No news = good news?

June 20, 2010 at 3:58 pm 3 comments

I didn’t get any phone calls canceling tomorrow’s transfer, so I am hoping that is good news. But I’m not sure if the embryologist checks on the little guys on Sundays, so I can’t be too confident.

We spent the day going on a lovely hike to prepare me for the next week or so of taking it easy. We’ve had a lot talks about what to do if this dosn’t work. Super Husband is all gung ho to do IVF again, but given how I have had such a poor response both times I’m hesitant – and rightly so. We have enough $ left in the inheritance coffers for one more go, but I’d rather put that towards adoption.

So, our worst case scenario plan involves us both getting in better shape… me shedding the 15-20 lbs of TTC weight from the last four (!) years and turning the “baby” room into an exercise room.  He is also interested in the idea of embryo adoption more than regular adoption, which suprised me. We had talked about how if we had extra embryos we would adopt them out, but the bleeding-heart libral pro-choice hippie in me has a hard time reconciling the fact that the embryo adoption “industry” seems to be driven by super-conservative right-to-lifers who call the stored embryos “babies living in liquid nitrogen.” 

But I do like the idea that the embryos were created out of love and hope and desire for a family. Clearly it is something I need to do a little more research on.

(fingers crossed that I don’t have to…)

Edited to add:  Perhaps I need to clarify that we do not have frozen embryos to donate. We would be on the recieving end. Comments telling me where I can donate my frozen embryos will be deleted.


Entry filed under: IVF #2 - the cycle of hope and happiness.

Fertilization report made it to pupo!

3 Comments Add your own

  • 1. Craig R. Sweet, M.D.  |  June 21, 2010 at 8:56 am

    I hope the transfer today goes well. Any extra embryos should be cryopreserved. The best use of them would be to expand your family. If you don’t get pregnant, a frozen embryo transfer can make a great deal of sense. If you do get pregnant and deliver and you still want more, you can use the embryos yourself.

    If you don’t want your embryos, you can usually donate them to science, destroy them (depending on the practice) or donate them to needy patients. I agree that the embryo donation “industry” is a bit religious but this is not true for all. Please take a look at our facility, Embryo Donation International, a Division of Specialists In Reproductive Medicine & Surgery at I recently sent out a press release and letters to the editors against the “Industry” for inappropriately using the phrase “Embryo Adoption” rather than “Embryo Donation”. You can review the comments from the home page under “In The News”.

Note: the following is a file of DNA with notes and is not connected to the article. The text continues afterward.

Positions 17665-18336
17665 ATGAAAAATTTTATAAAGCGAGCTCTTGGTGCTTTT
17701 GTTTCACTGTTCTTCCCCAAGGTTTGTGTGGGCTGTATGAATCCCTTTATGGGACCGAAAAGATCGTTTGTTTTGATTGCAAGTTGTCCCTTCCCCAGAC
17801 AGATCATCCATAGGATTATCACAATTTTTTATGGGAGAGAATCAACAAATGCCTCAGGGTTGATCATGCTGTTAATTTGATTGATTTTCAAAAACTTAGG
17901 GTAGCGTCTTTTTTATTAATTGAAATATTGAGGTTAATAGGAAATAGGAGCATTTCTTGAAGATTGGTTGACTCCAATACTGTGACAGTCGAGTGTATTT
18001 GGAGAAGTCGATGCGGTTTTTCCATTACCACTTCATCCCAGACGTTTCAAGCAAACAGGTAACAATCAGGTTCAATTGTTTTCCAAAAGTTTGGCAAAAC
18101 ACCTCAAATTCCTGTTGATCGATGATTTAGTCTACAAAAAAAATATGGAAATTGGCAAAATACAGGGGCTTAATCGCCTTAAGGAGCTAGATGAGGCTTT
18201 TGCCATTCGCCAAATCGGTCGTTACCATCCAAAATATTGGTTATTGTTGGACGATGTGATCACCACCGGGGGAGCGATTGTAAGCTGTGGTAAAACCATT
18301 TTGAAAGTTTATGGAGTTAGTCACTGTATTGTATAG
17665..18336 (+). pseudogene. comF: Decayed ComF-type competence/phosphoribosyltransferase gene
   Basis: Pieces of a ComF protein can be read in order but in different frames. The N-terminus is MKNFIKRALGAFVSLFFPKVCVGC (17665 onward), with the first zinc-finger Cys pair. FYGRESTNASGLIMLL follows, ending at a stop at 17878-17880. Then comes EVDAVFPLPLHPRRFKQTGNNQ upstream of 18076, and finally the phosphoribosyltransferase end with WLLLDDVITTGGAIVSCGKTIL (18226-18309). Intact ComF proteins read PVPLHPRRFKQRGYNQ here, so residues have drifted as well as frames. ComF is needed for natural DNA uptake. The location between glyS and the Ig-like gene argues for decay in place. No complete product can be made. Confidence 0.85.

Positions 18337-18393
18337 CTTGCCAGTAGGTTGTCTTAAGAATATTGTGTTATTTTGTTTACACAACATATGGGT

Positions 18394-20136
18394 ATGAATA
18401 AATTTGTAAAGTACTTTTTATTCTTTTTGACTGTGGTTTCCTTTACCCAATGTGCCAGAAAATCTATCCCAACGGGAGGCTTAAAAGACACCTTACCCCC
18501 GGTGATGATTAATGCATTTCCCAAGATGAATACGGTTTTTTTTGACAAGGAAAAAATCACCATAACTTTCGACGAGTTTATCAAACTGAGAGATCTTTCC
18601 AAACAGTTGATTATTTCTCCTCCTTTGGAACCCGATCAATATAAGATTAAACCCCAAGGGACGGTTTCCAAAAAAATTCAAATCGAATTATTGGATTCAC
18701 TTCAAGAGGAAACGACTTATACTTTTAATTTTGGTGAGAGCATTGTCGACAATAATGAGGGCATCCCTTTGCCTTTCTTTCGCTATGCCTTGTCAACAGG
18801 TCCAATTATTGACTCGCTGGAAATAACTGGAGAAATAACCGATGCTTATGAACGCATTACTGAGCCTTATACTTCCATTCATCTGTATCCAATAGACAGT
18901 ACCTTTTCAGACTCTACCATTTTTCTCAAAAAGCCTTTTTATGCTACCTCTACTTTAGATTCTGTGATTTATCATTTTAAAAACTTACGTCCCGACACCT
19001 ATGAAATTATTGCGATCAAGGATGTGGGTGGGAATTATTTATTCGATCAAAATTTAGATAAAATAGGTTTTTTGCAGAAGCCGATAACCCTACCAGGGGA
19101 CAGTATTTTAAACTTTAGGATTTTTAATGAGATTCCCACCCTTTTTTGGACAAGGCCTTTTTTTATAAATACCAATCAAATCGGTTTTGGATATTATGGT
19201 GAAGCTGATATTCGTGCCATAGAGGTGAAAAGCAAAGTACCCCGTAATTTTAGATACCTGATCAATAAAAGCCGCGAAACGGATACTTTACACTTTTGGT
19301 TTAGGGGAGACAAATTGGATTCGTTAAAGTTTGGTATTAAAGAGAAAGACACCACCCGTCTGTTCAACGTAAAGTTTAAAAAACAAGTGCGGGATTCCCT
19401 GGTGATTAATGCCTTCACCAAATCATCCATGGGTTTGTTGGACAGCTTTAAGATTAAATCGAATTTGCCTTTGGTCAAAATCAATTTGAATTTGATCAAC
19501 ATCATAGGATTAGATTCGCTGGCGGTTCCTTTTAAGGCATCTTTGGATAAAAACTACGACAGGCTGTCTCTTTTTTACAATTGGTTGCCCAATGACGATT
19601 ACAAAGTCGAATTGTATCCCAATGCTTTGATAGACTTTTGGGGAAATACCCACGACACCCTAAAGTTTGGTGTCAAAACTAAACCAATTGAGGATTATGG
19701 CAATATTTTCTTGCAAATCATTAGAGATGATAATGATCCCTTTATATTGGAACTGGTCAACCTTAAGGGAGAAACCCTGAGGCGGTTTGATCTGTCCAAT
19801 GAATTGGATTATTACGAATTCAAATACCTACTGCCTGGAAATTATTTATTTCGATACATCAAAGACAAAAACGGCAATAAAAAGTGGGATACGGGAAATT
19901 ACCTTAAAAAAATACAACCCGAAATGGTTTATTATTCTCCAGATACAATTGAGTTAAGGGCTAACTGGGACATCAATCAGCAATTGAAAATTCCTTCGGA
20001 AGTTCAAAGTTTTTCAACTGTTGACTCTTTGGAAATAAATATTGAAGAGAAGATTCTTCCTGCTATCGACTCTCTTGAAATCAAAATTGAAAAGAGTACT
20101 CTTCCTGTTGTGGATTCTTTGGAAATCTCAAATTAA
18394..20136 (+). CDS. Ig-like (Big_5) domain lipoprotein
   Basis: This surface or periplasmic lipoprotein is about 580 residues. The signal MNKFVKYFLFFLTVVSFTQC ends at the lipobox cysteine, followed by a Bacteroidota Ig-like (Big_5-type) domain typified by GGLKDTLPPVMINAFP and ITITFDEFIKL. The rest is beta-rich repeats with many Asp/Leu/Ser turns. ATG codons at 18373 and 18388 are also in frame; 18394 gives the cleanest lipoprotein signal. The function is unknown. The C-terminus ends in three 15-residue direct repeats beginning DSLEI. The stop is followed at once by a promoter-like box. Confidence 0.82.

So, first see how it all goes. Second, use the embryos for your own if you can or want to. Lastly, consider donating them to a needed patient/couple in a facility that doesn’t discriminate with regards to race, religion, marital status or sexual preference understanding that you may stipulate what kind of patients may receive your embryos if you so choose. Good luck!

  • 2. Adele  |  June 21, 2010 at 9:33 am

    I’m so very much crossing fingers that it’s a moot point, and the research will be unnecessary. And I’m taking no news as very good news. I’m thinking good thoughts for you.

  • 3. Kate (Bee In The Bonnet)  |  June 21, 2010 at 10:36 am

    here’s hoping that today brings the best possible news!

    I have had similar conversations with H regarding embryo adoption– I would love to find a home for the three frosties we have (though they weren’t the best quality or anything, so they possibly wouldn’t even survive the thaw…), but I cannot bear to be “in bed” with the right wing nut jobs that deal in embryo adoption. Frankly, in the same way that some agencies only deal with Christian couples, I’d prefer to only adopt mine out to an atheist couple, honestly! Ah, well. Moot at this point…

    Anyhow, thinking of you today and hoping for the best!


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After 5 IUIs, 2 IVFs, and the diagnosis of diminished ovarian reserve at the ripe old age of 29, I am now looking for information on embryo donation and adoption. I'm taking a break from blogging but will return when our path out of the world of IF becomes more clear.

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